Borrow books about bugs if she has expressed interest in them, and take her to a train museum because you couldn’t peel her away from her train set. And yes, talk about vacuum cleaners, tornadoes, and water fountains, no matter how strange these interests may be.

Fostering a sense of belonging

Interests aside, children’s own unique personality and temperament can also differ from ours. Extroverted parents don’t understand why their toddler cries at social gatherings. The soccer fan of a parent doesn’t encourage his child’s interests in piano, dolls, or science.

Our kids aren’t us. They may adopt many of our interests and values, but another part of who they are isn’t nurtured or raised.

Instead, accept your child for his unique identity. Don’t make him feel like he can’t live up to your high expectations, from his popularity to his skills. Nothing isolates a child more than feeling like everything he does will never be good enough for his parent.

And no family is perfect. We’ll all have days with defiance, slammed doors, and silent dinners. Still, we can do much to give kids a sense of belonging and build a strong relationship, starting with accepting them for who they are.

Practicing unconditional love

Above all, convey the message that you love your child no matter what.

Accept your newborn’s constant crying as the season of your life for now. Don’t refuse to hug your toddler because she hit her sister at playtime. Don’t pressure her to be social when she’d rather stay in her room.

Tell her you love her even when she throws public tantrums or dislikes hobbies you want her to adopt. Even when she makes a wrong decision, or causes so much frustration. She doesn’t need to do anything special to receive love, and she’ll never lose it no matter what she does.

Just the fact that she’s born already means she should get the love she deserves.

Today, tell and show your kids you love them unconditionally. You might say:

  • “I’m so glad you’re in my life”
  • “Thank you for being you”
  • “I’m so happy you’re here”
  • “I’m lucky to be your mom”
  • “I love you no matter what”

In doing so, you’re also encouraging her own self-acceptance she’ll take with her into adulthood. After all, accepting our kids for who they are simply means “I love you for being you.”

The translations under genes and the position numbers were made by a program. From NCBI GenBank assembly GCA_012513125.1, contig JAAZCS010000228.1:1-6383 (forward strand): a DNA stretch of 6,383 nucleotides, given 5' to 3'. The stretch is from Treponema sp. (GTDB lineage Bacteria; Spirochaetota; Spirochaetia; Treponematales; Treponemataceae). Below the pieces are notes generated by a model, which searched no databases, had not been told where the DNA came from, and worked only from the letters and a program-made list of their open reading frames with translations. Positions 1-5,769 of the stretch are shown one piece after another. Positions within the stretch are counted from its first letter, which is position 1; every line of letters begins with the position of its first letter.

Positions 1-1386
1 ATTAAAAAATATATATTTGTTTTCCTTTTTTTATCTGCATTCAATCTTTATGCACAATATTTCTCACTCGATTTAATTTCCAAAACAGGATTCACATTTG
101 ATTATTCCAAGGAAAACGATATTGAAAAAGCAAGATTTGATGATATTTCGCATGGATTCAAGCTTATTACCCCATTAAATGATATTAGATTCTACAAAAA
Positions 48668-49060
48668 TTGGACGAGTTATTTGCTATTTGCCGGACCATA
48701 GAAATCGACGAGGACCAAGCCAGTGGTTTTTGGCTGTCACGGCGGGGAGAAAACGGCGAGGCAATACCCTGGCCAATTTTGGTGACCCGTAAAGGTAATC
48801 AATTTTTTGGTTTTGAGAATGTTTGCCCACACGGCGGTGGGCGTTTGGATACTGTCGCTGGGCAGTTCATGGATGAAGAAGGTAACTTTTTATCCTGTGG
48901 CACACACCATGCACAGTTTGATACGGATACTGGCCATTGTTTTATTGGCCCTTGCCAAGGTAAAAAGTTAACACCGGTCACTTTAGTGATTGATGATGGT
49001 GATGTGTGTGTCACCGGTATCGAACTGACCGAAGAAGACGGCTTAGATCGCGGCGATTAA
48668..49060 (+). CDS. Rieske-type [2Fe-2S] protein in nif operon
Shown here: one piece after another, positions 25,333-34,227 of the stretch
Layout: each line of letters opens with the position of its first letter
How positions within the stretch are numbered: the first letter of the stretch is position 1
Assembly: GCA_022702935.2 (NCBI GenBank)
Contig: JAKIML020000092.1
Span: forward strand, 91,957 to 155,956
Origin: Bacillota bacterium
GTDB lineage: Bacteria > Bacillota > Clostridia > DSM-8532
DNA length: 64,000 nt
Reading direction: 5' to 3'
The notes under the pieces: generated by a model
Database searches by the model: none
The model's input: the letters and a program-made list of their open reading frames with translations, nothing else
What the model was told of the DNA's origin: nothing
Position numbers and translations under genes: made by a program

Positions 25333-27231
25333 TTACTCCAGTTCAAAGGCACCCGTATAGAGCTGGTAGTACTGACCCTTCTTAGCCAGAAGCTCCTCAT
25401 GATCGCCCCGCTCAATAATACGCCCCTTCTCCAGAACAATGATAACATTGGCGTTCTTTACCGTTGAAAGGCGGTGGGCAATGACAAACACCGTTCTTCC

Socializing Your Child

Get more tips:

Free resource: Exhausted and feeling guilty from constantly losing your temper with your child? Even if it seems like you’ve tried just about everything, you can stop losing your temper, if you start from the inside out and change from within.

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  1. Mindy Goff says:

    Hi Nina, first I must say I love your wisdom, second I am actually Nana his Grandma . I have a hard time with Jamesons tantrums, he will be 2 in May. I have been given a second chance at being a part of this beam of light, his Daddy is incarcerated for drug charges , AND the whole thing is well a bit of a mess. I want to give him uncondional love and I do, but it is heart breaking when he is having a tantrum and I feel there is nothing I can do.

    1. Nina Garcia says:

      Thanks so much for your kind words, Mindy! Tantrums are definitely a hard one to handle, trust me I know! But I can imagine how much more difficult it is with problems at home. It does sound like you’re showing unconditional love. Tantrums aren’t supposed to be easy on anyone, even us. So even though we’re supposed to be calm and in the moment, that doesn’t mean we shouldn’t feel the emotions we do. Acknowledge that you feel upset, but that you have a game plan and need to be there for him. I’ve found that the best things to do during tantrums is to simply reassure them that we’re here, that we love them no matter what, that they can crumble in our arms. The discipline, consequences and lessons can all come later, when they’re much calmer. For now, it’s all about showing them that they’re safe.